A Roman parazonium is a long triangular dagger, 15 to 19 inches long, wide at the hilt end and coming to a point. In Roman art, it is frequently carried by Virtus, and is also sometimes carried by Mars, or Roma, or the Emperor, giving them the aura of courage. The parazonium was a symbol of rank and was used to rally the troops. An officer would exchange his parazonium for a gladius or a spatha if he was directly threatened during a battle.
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Parazonium - A weapon similar to a dagger but longer (about 35 to 50 cm in length), and semi-triangular in shape; always carried in a sheath which is usually attached mid-body.
Parazonium - Numismatic antiquaries are not agreed as to the proper signification of the word, when applied to an object seen on several Roman coins of the Imperial series. Patin, also referring to its Greek etymology, says the parazonium was a weapon so called because it was worn suspended by a belt or chain from the zona, or girdle; but that it had no point, because a general ought not to be cruel towards his own people. Spanheim speaks of parazonia as swords attached to the thigh, or hanging from a girdle. "But," says Jobert, "Its very form, and the manner in which it is held, is opposed to this opinion." And then he alludes to the medal of Honos et Virtus, struck under Galba, in which Virtus holds what is called the parazonium upright, one end resting on his knee. He also adduces instances, on coins of Titus and Domitian, in both which it rests on the side, not attached to the girdle. And he quotes a reverse of Antoninus Pius, in which this parazonium, which Patin calls scipio, is across both shoulders in the form of a quiver. These exceptional cases of the manner in which it appears upon coins to have been carried, do not, however, interfere with the more usual acceptation of the word as signifying a short sheathed sword, worn at the girdle. The circular termination does not shew that the sword had no point, for it is merely the metallic end of the sheath.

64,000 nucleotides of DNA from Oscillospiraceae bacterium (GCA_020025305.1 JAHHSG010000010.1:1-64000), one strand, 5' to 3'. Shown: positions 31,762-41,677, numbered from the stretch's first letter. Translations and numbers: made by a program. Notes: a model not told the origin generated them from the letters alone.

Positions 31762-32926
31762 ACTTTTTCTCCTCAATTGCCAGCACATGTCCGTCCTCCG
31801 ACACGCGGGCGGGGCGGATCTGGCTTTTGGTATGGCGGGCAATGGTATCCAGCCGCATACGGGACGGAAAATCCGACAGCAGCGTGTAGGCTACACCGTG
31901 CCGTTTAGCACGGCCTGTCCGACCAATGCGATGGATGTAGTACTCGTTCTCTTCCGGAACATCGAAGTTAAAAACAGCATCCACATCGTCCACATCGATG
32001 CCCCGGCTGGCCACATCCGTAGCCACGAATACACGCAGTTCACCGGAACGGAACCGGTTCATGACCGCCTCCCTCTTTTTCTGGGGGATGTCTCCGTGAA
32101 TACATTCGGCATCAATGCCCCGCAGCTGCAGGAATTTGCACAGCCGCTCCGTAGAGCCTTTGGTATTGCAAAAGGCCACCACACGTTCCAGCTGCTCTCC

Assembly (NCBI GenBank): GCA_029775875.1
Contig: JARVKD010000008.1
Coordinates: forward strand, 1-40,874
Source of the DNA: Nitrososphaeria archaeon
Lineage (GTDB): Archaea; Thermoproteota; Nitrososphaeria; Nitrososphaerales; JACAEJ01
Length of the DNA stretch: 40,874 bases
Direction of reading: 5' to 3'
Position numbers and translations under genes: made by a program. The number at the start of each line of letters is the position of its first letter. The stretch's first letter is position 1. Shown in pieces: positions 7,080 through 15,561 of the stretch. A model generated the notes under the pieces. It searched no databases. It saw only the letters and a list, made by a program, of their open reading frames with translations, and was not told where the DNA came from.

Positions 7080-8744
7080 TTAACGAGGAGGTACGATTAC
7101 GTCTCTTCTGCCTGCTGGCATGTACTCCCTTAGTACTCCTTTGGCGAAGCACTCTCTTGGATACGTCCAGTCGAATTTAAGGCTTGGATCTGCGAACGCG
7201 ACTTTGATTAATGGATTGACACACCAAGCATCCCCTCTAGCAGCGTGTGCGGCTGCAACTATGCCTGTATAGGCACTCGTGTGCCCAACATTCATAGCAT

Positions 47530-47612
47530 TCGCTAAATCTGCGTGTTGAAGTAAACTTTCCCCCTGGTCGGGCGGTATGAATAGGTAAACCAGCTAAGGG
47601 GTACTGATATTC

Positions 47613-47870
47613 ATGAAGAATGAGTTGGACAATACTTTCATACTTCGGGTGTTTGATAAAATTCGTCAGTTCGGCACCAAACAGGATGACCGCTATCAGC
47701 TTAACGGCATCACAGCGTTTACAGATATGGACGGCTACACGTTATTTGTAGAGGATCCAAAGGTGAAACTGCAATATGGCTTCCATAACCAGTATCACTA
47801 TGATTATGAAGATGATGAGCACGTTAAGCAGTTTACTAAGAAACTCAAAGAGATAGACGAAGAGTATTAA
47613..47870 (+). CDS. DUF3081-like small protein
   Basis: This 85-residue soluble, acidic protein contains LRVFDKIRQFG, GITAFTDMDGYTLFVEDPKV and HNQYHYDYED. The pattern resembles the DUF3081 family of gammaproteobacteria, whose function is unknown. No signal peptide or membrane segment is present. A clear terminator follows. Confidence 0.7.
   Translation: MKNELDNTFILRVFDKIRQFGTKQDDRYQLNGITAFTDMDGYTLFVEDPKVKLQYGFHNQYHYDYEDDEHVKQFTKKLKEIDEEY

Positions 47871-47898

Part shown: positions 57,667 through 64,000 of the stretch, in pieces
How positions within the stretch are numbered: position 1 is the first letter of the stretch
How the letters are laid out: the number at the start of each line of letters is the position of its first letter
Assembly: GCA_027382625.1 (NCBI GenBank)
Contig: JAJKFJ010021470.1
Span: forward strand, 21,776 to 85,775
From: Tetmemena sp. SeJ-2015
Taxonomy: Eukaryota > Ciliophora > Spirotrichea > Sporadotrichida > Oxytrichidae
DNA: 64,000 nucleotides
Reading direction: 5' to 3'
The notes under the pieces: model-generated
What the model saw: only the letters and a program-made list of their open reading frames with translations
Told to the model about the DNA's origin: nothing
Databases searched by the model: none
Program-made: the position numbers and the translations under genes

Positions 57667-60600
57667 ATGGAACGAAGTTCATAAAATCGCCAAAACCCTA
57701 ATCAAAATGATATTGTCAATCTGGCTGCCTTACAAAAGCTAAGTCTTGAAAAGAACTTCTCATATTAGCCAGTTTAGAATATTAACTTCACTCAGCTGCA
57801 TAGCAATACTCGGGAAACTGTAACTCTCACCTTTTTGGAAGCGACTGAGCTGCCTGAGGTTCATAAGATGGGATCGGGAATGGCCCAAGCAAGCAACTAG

The Parazonium, as a symbol of virtue, or rather of valor (Virtus), appears in the right hand of that Roman deification, on coins of the Licinia family, in Morell's Num. Consular; and Vaillant shows it on coins of the Volteia family. It appears in the left hand of the Emperor on Trajan's well-known large brass, ARMENIA REDACTA; also on coins of Vespasian, Titus, Domitian, Marcus Aurelius, L. Verus, Commodus, Caracalla, Alexander Severus, and other Augusti.
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